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you are here: Home > Our Expertise > Thought Leadership > An Assessment of the New York City Department of Education School Support Structure

An Assessment of the New York City Department of Education School Support Structure

November 2013 by Chris Librizzi

A basic question of strategy and organization for any school system is how to manage and support the schools themselves. The structure for supporting schools in the New York City Department of Education (DOE) has undergone dramatic change in the 11+ years since Mayor Bloomberg gained mayoral control. In the eyes of the DOE, this evolution has aimed to achieve two objectives: to provide every school regardless of its neighborhood with access to high-quality support, and to allow the most important decisions regarding staffing, budget, and curriculum to be made at the school level. Along the way, a series of restructuring plans and organizational designs led to a sense of urgency – and, in the eyes of some stakeholders, instability. Beginning from Community School Districts in 2002, the DOE moved to Regions and ROCs (Regional Operations Centers), then to School Support Organizations (SSOs) and Integrated Service Centers, and is now in its fourth year of organizing school support around approximately sixty “Children First Networks (CFNs),” which provide services related to both instruction and operations for groups of ~25-35 schools.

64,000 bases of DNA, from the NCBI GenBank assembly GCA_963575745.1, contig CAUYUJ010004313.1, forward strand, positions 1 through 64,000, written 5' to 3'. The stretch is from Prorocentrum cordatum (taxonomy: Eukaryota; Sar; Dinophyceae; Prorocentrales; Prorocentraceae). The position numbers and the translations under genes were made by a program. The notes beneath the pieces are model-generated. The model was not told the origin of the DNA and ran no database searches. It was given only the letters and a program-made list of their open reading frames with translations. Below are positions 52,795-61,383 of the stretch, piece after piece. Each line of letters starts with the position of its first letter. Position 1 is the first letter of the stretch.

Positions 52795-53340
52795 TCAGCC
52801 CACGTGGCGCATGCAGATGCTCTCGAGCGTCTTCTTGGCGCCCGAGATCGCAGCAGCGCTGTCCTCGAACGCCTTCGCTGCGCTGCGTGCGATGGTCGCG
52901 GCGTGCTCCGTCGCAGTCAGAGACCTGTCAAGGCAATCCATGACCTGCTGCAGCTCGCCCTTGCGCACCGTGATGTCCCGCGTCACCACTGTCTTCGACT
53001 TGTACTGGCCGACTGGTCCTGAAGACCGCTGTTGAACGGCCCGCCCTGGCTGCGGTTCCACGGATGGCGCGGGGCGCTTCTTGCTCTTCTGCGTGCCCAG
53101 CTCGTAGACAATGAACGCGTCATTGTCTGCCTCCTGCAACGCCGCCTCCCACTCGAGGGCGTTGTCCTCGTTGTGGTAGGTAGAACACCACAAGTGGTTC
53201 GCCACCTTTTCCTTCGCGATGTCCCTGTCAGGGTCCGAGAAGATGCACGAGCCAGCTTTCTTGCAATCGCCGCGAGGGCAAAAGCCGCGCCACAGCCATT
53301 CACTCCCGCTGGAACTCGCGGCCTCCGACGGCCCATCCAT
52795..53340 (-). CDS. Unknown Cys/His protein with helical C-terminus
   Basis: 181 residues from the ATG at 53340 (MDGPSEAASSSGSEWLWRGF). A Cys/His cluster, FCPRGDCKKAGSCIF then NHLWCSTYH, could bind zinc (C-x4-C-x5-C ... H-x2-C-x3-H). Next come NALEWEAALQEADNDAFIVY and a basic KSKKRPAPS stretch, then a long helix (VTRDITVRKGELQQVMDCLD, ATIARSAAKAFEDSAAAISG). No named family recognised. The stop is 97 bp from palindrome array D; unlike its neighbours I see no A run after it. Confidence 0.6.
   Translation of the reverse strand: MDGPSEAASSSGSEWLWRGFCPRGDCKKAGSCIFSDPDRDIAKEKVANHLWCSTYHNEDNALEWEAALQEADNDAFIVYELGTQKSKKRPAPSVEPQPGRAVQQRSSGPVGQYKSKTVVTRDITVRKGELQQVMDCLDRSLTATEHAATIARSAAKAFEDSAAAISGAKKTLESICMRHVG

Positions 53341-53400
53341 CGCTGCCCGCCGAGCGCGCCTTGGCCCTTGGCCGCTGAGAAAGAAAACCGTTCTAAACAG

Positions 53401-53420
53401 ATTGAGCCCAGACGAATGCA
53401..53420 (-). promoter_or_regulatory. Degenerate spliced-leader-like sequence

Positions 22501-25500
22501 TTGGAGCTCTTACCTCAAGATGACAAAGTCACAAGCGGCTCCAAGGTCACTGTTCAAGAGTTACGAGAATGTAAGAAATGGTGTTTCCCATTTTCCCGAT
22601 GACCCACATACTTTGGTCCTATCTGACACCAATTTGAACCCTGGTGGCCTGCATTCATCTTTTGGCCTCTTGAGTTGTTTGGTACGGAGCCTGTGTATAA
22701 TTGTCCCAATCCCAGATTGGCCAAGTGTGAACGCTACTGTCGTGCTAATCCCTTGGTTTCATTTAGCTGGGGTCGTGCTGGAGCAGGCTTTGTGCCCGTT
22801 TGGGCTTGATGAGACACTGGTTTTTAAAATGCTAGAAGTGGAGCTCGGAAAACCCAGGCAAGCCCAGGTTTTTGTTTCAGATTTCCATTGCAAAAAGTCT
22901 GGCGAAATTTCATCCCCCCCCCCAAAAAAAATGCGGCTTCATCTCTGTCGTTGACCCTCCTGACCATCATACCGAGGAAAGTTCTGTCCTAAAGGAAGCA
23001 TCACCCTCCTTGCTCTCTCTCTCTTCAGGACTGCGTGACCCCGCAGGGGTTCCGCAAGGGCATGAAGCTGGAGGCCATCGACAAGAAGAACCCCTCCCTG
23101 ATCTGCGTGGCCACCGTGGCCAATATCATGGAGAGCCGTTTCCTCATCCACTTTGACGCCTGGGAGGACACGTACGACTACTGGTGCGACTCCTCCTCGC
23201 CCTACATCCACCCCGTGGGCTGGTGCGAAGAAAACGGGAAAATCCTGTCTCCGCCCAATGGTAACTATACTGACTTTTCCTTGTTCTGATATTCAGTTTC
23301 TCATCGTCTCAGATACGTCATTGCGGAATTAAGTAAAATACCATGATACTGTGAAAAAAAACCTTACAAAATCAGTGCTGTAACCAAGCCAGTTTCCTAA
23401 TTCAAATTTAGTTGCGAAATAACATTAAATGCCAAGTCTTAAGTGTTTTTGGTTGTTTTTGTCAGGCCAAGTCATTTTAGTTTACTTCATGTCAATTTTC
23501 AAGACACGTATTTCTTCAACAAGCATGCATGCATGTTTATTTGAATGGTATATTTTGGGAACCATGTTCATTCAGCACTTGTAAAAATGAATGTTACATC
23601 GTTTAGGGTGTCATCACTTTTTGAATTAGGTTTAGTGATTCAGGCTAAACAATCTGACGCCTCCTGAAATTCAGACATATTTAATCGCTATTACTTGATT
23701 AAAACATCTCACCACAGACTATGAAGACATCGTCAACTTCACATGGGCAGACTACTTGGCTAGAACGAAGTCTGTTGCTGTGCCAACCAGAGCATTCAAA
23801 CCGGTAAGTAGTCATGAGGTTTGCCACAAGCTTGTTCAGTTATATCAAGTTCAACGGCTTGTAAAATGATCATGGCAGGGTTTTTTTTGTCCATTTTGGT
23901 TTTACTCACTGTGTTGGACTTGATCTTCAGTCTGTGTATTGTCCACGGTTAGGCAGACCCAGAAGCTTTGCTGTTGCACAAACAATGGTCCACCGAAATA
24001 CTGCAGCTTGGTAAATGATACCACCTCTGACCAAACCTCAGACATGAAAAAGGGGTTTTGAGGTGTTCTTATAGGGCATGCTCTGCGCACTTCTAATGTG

As the current administration draws to a close, and debate is invited on all aspects of the Children First reforms, now is an ideal moment to take stock of the changes that have taken place to the school support structure and to assess where those reforms leave the system today.
Over the past several months, Parthenon has been engaged by the DOE to make such an assessment. Parthenon’s investigation combines qualitative and quantitative research as well as our own understanding of best practices nationally. The investigation and subsequent report was focused on answering two basic questions:
  1. What are the “core values” of the current school support structure?
  2. What are the key issues that should be considered in an effort to improve the effectiveness of school support in New York City?

Follow the link below to learn more about Parthenon’s approach to answering these questions, and the findings from our research.